Bahamas .NET User Group's first meeting is tonight and I'm using my little pundit here to document some pre-game thoughts for posterity. So that I can compare notes to the post-game show.
If I were to be honest with myself, I'd admit that the lead-up to this has been more frustrating than exhilirating. I simply have no clue what is going to happen tonight, but not entirely in a good way.
I've sent out several e-mails to people and organizations that might want to attend. (That's not including the mail-outs to the people that were nice enough to register for the group. That's been the only concrete evidence of any kind that people are interested in attending.) With one exception, all of these e-mails have remained unanswered.
The exception was from someone who said no one at the organization was interested because they work with computers all day and they have no interest in doing it in the evening as well. A common enough response, albeit a somewhat misinformed one. The assumption is that they have better things to do with their time than learn about software development. Fair enough. It remains up to me to encourage the social aspects of the group rather than the professional ones. Frankly, I'm just happy I got a response because it means I now have an actionable item on my to-do list.
Part of the anxiety comes with not knowing how many people to expect (which is a symptom of the unanswered e-mails in some respect). The only confirmed attendees I have are myself and Dave Noderer. More on him later. And neither of us are exactly qualified to discuss the nature of software development as it applies to the Bahamas.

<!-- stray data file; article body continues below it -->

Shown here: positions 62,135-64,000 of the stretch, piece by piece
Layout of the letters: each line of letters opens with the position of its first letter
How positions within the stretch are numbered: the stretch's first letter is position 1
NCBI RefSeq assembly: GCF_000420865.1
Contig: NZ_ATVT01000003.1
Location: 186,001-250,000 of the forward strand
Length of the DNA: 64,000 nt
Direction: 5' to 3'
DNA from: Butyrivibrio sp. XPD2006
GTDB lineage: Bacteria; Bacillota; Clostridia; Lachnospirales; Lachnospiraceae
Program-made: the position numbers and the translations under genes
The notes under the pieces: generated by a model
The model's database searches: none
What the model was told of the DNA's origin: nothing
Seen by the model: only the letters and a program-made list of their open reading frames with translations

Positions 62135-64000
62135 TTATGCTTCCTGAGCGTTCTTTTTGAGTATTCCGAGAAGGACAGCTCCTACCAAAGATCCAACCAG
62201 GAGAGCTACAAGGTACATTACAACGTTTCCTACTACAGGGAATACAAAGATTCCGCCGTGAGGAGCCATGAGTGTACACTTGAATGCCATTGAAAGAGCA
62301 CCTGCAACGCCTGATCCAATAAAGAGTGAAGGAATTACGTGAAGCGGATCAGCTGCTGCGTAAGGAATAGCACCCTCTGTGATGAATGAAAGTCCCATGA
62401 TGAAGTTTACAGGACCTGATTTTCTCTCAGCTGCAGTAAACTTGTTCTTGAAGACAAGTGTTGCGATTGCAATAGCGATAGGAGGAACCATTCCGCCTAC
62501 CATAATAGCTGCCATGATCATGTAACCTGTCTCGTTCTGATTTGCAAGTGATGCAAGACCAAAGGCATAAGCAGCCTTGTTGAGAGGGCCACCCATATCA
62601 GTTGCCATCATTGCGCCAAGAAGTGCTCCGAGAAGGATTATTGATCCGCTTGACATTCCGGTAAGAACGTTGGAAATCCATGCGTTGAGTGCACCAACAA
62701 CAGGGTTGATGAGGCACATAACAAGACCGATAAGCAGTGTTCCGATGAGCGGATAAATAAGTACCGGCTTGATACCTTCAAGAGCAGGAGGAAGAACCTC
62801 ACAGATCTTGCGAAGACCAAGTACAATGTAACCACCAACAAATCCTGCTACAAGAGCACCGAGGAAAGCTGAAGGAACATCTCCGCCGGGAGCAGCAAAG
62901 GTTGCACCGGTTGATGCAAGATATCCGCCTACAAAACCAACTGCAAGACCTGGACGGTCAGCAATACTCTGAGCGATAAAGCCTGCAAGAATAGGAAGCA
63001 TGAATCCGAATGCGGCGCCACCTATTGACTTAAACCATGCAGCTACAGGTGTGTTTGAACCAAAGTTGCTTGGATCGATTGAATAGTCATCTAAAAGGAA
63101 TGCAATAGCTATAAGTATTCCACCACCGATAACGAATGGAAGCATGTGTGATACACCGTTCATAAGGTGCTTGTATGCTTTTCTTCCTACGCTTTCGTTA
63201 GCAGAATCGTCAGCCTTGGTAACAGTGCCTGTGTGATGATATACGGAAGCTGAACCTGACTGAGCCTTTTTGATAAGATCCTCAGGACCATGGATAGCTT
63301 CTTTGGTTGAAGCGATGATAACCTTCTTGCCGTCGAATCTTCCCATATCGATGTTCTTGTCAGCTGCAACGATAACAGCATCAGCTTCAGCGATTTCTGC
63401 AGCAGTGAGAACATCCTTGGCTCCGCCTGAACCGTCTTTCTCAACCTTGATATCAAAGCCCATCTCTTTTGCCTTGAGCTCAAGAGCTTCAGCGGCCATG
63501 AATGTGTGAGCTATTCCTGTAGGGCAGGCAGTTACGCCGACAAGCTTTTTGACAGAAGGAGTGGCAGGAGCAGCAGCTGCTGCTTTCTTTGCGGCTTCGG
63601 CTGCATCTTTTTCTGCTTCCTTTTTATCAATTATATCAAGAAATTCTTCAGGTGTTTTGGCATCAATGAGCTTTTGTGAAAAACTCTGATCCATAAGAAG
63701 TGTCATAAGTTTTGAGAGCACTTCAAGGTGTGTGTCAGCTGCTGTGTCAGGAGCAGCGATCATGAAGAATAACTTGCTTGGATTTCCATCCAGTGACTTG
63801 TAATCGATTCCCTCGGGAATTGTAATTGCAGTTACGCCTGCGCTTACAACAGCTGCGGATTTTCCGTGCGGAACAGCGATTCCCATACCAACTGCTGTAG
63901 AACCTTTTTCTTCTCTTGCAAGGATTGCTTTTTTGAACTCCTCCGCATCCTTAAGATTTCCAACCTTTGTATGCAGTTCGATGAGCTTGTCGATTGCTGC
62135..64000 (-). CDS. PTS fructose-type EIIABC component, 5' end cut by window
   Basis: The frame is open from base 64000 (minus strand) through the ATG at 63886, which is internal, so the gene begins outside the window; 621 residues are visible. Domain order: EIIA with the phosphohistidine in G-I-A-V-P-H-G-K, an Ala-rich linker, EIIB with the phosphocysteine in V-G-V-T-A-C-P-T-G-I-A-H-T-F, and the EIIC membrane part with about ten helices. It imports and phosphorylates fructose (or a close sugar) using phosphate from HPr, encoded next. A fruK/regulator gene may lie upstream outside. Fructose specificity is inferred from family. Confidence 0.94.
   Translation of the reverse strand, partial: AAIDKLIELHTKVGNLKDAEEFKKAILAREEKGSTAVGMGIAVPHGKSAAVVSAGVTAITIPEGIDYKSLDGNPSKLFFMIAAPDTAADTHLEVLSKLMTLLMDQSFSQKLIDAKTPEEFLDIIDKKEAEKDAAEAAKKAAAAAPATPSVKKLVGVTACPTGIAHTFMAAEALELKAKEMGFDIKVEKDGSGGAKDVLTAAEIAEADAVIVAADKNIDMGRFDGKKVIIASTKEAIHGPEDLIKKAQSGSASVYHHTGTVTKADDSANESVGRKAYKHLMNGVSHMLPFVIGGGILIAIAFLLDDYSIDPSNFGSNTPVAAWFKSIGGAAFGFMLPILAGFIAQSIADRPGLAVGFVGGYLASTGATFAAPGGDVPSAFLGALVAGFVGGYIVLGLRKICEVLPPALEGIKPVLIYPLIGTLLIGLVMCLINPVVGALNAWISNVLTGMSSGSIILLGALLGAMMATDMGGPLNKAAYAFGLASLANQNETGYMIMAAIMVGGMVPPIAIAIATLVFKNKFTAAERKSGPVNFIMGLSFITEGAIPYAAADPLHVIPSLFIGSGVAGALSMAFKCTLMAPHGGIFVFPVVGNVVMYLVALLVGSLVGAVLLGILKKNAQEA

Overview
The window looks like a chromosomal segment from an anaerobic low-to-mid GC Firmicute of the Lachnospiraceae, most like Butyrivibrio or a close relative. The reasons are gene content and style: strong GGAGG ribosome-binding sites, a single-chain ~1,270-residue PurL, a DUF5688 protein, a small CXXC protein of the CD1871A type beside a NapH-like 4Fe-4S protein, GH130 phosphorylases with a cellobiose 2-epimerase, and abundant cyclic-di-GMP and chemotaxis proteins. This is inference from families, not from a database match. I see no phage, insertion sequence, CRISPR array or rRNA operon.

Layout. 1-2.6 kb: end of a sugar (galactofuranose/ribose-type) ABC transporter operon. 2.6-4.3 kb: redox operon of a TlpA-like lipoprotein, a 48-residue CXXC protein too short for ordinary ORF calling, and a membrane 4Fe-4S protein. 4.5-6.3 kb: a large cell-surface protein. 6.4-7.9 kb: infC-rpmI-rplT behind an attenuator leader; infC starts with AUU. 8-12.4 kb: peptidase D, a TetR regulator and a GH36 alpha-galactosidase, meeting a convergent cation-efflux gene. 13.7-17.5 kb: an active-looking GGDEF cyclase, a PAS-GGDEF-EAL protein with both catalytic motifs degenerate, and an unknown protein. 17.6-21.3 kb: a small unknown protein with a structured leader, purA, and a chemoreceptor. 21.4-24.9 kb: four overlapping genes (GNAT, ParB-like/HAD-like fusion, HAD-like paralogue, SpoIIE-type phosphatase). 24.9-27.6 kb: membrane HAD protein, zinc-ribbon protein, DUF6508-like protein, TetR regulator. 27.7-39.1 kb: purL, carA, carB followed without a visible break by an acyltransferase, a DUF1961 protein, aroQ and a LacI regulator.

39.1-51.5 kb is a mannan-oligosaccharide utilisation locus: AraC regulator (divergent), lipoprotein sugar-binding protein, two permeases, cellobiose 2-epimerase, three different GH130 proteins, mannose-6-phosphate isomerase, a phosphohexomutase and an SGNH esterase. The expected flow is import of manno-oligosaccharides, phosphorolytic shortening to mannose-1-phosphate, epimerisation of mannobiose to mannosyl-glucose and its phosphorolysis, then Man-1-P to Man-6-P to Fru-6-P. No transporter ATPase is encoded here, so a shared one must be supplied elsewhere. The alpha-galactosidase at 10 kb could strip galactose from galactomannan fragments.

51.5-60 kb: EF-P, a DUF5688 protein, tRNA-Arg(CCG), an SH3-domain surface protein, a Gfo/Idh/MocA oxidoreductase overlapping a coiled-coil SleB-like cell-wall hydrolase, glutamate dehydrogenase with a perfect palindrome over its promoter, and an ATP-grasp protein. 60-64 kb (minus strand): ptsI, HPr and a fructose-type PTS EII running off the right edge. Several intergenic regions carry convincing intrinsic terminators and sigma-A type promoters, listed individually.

A couple of other general attitudes I've encountered. One was summed up succintly by someone who has lived and worked here most of his life: Bahamians aren't good enough for Bahamians. The problem being Bahamians, while a very proud group, do not have confidence in their fellow citizens to pull through on things like this. Unfortunately, even in my limited experience, there is evidence supporting this line of thought. One of my goals with this group though was to reverse it. Or prove it wrong.
The second attitude I've come across is an overwhelming sense of protectionism in one's intellectual property. Bahamians seem to be overly secretive about their ideas for fear that someone else will steal them and make money from them. This doesn't really lend itself to open discussions about software techniques. Again, a problem I've recognized and have grandiose plans to counter.
I know there are some Bahamians reading this, most of whom don't actually work in the Bahamas anymore. When I first started planning the group, I was excited about the possibilities. I still am. The country remains an untapped resource with unique potential. Realizing it will be, by my estimate, a multi-year process. But it'll be a fun process.
Back to Dave Noderer. He represents a group of people that has shown unwavering support and encouragement for the initiative. Namely, the outsiders. That is, people from other groups, Microsoft, INETA, various sponsors, even colleagues and passing acquaintances. I have received nothing but praise and inspiration from them. Granted, a few of them are probably thinking ahead at attending a possible code camp in the Bahamas...
Dave, in particular, has been nothing short of stellar in his support, providing me with tips on managing, passing on info on sponsors, and even flying into the country for the night just to attend the first meeting. It's because of people like him and others like him that I've even stuck it out this far.
Depending on how things go tonight, I have a couple of back-up plans on how to tweak the direction of the group. Try to my nature, I remain optimistic. Optimistic that there are enough like-minded individuals to sustain the group in some form. Optimistic that the issues I've come across are behavioral rather than cultural.
And optimistic that Code Camp in Paradise will happen in early 2009.
Kyle the Rose-Coloured